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Ricky-Tick… 40 Years On

Phillip Goodhand-Tait

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Album Review

Where was the likes of a Tony Secunda, a Kit Lambert or a George Martin when you needed him? The only thing standing between Phillip Goodhand-Tait & the Stormsville Shakers and success was the lack of a savvy manager/producer to make it happen. This eponymous album compiles all of the band's grand studio recordings and a trio of exuberant live numbers, 14 tracks in all, and twins it with the now re-formed band's 2005 studio album, Ricky-Tick. Storming out of Guildford, England in 1964, the Shakers were a Northern soul fan's wet dream, a rollicking R&B quartet, with a penchant for orchestral arrangements, buttressed by a pair of Memphis styled saxophones. Frontman and budding songsmith Goodhand-Taitt is a fine tenor with a pop flair, but a soulful delivery. The band would back rock legend Larry Williams on two albums, but even that didn't excite the interest of record labels. Their ska-ified take on "Long Live Love" never made it past the demo stage, songwriter Chris Andrews chose to give it to Sandie Shaw instead, but their version wipes the floor with her chart-topper. Instead, the band's career high came with a cover of "Gonna Put Some Hurt on You." By then, Goodhand-Taitt was already penning some of the band's numbers, with the incendiary "Number One" and the breezy "There You Go" spotlighting his fast maturing talent. The Shakers folded soon after Goodhand-Taitt's first success as a song-writer — Love Affair's smash hit "Gone Are the Songs of Yesterday." "Burning Rain," which opens Ricky-Tick, picks up precisely where the band left off 35 years before, but with a tighter sound and far better production. But neither Goodhand-Taitt nor the rest of the band has spent the intervening years in a cave, and more modern stylings flood across the rest of the set, from the new wavy synths that splay across "Back in the Asylum" to the hard funk that fuels "Tighten Up Your Bible Belt." Given the opportunity, his bandmembers shine, particularly on "Burning Rain," "Tighten Up Your Bible Belt," and "R.C.T.," but too often Goodhand-Taitt smothers their fire with his keyboards, overly lush arrangements, and smoothed to a shine production. No longer the Shakers, the group has been demoted to a mere backing band. Taken on its own terms, the album is a pleasing enough set, but placed against the sizzle of the group's early efforts, it pales in comparison.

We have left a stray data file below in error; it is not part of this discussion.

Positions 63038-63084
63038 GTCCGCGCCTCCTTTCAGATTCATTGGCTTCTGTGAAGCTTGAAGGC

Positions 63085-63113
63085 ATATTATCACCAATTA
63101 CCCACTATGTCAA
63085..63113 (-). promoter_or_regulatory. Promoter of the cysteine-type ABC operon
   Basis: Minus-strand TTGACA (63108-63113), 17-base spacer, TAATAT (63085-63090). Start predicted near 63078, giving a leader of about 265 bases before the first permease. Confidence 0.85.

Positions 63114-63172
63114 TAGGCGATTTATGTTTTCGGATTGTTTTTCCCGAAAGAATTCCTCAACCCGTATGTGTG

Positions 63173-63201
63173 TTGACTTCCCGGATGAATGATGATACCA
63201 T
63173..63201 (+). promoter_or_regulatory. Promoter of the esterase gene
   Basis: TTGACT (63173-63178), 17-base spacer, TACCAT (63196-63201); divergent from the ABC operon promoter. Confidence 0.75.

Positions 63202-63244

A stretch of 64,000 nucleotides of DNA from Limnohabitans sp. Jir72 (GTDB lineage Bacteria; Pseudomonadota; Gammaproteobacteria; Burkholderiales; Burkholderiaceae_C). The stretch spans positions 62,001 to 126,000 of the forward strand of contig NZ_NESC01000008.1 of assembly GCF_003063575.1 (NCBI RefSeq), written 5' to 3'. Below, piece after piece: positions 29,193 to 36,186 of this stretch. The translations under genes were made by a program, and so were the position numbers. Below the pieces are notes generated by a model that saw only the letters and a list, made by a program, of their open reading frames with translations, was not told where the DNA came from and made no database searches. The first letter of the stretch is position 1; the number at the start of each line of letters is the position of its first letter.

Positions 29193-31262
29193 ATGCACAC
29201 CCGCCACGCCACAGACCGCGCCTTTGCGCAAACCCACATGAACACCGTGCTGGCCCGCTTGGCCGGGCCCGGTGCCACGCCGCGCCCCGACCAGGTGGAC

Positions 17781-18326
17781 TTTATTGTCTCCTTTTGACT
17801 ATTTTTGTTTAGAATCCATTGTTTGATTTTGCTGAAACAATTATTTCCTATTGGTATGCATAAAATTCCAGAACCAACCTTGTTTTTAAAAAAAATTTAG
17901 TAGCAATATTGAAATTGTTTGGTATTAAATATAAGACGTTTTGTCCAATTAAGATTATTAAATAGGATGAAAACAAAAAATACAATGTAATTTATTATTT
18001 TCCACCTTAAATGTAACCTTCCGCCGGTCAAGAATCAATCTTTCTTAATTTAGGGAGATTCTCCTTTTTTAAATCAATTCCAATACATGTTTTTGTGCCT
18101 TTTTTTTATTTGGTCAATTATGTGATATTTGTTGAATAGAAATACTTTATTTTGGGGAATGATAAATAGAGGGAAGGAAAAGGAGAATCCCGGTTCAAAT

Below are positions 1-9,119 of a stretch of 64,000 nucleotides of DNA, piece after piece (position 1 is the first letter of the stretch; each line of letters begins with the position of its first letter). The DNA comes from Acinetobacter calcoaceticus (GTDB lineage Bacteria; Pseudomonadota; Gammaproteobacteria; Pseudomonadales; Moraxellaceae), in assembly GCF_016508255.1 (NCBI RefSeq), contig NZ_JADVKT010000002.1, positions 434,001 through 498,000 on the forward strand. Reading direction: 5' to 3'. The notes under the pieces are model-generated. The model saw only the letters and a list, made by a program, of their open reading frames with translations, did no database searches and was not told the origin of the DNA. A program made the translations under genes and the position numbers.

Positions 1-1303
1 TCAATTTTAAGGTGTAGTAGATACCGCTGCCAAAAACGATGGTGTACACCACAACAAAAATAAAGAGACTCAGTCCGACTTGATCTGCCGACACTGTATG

Biography

Born: 03 January 1945 in Hull, England

Genre: Pop

Years Active: '60s, '70s, '80s, '90s, '00s

Philip Goodhand-Tait has come close to stardom as a performer on a painfully regular basis since the 1960s without ever achieving it, but still finding success. He's an established producer, songwriter, and musician whose work has benefitted artists ranging from Roger Daltrey to the Lords of the New Church, without ever quite becoming a marquee name himself — sort of England's answer to Al Kooper. Born in Hull in 1945, his father was a trade unionist and his mother taught piano. He was a natural...
Full bio
Ricky-Tick… 40 Years On, Phillip Goodhand-Tait
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  • 6,99 €
  • Genres: Pop, Music
  • Released: 12 June 2006

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